A money order from a relative in Paris throws the life of a Senegalese family man out of order. He deals with corruption, greed, problematic family members, the locals and the changing from...
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A once-prosperous Senegalese village has been falling further into poverty year by year until the village's elders are reduced to selling town possessions to pay debts. Linguère, a former ... See full summary »
Djibril Diop Mambéty
Djibril Diop Mambéty,
A money order from a relative in Paris throws the life of a Senegalese family man out of order. He deals with corruption, greed, problematic family members, the locals and the changing from his traditional way of living to a more modern one. Written by
Brad Yasuda <firstname.lastname@example.org>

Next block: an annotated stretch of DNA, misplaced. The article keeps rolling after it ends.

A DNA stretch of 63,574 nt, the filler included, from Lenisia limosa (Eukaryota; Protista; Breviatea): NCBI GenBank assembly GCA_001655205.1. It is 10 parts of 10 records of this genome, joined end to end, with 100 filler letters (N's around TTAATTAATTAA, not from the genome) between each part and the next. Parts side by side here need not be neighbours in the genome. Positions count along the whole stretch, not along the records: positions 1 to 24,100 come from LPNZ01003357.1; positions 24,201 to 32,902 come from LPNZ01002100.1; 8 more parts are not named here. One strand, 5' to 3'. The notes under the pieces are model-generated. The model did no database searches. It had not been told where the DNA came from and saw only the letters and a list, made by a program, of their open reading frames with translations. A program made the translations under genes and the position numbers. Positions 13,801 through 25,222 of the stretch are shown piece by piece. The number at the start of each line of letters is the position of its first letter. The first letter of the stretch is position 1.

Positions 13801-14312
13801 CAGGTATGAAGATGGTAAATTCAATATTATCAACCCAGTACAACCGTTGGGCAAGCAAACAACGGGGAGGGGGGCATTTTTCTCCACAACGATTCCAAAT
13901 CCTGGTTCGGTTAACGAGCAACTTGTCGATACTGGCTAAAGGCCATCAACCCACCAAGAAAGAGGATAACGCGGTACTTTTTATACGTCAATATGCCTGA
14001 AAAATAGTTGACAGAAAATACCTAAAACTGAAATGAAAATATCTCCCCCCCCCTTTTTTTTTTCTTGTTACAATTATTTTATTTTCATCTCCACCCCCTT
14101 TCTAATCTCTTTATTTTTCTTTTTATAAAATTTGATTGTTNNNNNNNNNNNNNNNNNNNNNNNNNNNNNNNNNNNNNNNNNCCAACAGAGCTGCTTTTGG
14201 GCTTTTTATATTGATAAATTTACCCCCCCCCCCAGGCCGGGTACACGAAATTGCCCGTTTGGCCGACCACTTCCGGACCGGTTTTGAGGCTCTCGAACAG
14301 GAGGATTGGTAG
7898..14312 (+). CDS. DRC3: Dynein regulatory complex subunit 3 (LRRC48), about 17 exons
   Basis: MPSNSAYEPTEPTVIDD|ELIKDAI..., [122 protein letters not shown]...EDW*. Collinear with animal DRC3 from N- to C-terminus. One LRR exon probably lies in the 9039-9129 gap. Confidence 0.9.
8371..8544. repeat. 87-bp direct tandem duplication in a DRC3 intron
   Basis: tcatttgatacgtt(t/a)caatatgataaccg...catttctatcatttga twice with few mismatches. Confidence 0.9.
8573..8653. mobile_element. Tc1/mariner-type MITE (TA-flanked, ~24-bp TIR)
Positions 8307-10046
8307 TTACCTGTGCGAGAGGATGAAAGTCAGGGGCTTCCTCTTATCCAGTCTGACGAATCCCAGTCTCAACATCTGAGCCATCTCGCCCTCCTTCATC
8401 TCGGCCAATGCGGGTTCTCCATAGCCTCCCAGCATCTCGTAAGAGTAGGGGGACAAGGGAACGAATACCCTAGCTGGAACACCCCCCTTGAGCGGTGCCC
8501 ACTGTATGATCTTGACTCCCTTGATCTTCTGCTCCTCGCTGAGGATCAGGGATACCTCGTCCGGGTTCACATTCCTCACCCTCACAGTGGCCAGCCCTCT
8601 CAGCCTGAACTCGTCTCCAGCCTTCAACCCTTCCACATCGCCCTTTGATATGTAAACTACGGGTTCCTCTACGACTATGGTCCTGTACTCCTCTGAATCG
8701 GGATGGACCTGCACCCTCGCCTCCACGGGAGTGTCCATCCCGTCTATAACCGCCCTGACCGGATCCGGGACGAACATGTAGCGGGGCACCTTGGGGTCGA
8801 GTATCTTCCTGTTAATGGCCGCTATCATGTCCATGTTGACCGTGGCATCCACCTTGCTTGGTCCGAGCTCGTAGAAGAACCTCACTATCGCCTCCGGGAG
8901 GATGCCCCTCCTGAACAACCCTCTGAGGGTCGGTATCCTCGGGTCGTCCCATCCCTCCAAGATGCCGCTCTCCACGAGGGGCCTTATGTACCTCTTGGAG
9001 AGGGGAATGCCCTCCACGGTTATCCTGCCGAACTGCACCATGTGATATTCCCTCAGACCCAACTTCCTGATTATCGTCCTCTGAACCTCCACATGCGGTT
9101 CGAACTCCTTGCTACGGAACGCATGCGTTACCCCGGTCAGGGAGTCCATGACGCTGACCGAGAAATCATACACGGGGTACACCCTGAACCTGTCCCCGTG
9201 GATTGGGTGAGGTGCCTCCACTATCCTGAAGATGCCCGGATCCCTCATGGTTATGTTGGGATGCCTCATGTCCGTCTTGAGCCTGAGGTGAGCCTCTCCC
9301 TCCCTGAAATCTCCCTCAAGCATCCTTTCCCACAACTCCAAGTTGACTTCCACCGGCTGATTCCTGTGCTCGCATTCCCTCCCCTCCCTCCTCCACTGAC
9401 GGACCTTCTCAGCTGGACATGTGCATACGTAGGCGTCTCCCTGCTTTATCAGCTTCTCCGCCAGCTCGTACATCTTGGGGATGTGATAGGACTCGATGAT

Ousmane Sembene's Mandabi traces the descent of a poor Senegalese Muslim who, upon trying to cash a money-order at his village post office, somehow finds himself pitted against overwhelming bureaucratic and societal forces. The protagonist, Ibrahim (Makhouredia Gueye, unassuming and comically dignified), is a lazy and vain but fundamentally decent man, an illiterate villager whose unexpected windfall becomes the catalyst of his downfall - the means by which this simple, more-or-less honest, foible-ridden individual comes face-to-face with the indifference, the corruption of the modern world. His story takes on the quality of a fable, a slight, at times comic one. Sembene, an observer of human nature, keeps his characters at arms-length, and by watching them carefully from this middle-distance is able to convey their basic equality as creatures trying to survive in a confusing, unfair world. It also happens that this mid-range staging is perfect for creating a deliberate, unobtrusive sense of comedy, of human folly gently revealed. The film is, at the same time, a window upon the culture of post-colonial Senegal, a world that seems poised uneasily between tradition (village life; Islam) and modernity (bureaucracy; crime; money-grubbing). There's no question that Sembene is on the side of the little people - he may chide Ibrahim for letting his wives run his life, for being irresponsible with money (he borrows on the money-order before it's cashed), but he also applauds him for his doggedness and faith, the things that poor people always have to lean on. A modest film but a wise one (despite a slightly forced denouement).
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